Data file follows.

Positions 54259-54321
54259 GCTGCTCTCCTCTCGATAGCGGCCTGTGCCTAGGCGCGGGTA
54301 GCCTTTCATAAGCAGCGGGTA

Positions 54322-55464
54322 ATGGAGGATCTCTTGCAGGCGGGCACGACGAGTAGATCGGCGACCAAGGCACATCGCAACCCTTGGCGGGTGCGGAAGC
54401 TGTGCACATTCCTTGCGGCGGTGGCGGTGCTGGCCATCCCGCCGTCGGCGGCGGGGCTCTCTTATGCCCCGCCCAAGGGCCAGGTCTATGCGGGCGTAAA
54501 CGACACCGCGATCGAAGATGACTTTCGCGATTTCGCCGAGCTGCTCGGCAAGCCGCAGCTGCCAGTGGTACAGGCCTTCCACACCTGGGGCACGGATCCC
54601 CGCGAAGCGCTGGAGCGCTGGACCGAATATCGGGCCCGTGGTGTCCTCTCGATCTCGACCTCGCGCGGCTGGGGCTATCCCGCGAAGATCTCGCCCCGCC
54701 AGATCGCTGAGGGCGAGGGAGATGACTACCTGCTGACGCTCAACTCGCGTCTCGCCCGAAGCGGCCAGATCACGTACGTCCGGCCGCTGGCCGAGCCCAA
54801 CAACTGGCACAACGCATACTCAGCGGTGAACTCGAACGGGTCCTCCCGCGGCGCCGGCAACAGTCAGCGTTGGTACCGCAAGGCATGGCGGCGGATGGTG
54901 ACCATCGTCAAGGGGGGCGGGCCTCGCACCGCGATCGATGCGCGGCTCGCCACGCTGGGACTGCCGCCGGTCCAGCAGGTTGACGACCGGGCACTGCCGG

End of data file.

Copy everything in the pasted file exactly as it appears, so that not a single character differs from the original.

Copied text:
Positions 54259-54321
54259 GCTGCTCTCCTCTCGATAGCGGCCTGTGCCTAGGCGCGGGTA
54301 GCCTTTCATAAGCAGCGGGTA

Positions 54322-55464
54322 ATGGAGGATCTCTTGCAGGCGGGCACGACGAGTAGATCGGCGACCAAGGCACATCGCAACCCTTGGCGGGTGCGGAAGC
54401 TGTGCACATTCCTTGCGGCGGTGGCGGTGCTGGCCATCCCGCCGTCGGCGGCGGGGCTCTCTTATGCCCCGCCCAAGGGCCAGGTCTATGCGGGCGTAAA
54501 CGACACCGCGATCGAAGATGACTTTCGCGATTTCGCCGAGCTGCTCGGCAAGCCGCAGCTGCCAGTGGTACAGGCCTTCCACACCTGGGGCACGGATCCC
54601 CGCGAAGCGCTGGAGCGCTGGACCGAATATCGGGCCCGTGGTGTCCTCTCGATCTCGACCTCGCGCGGCTGGGGCTATCCCGCGAAGATCTCGCCCCGCC
54701 AGATCGCTGAGGGCGAGGGAGATGACTACCTGCTGACGCTCAACTCGCGTCTCGCCCGAAGCGGCCAGATCACGTACGTCCGGCCGCTGGCCGAGCCCAA
54801 CAACTGGCACAACGCATACTCAGCGGTGAACTCGAACGGGTCCTCCCGCGGCGCCGGCAACAGTCAGCGTTGGTACCGCAAGGCATGGCGGCGGATGGTG
54901 ACCATCGTCAAGGGGGGCGGGCCTCGCACCGCGATCGATGCGCGGCTCGCCACGCTGGGACTGCCGCCGGTCCAGCAGGTTGACGACCGGGCACTGCCGG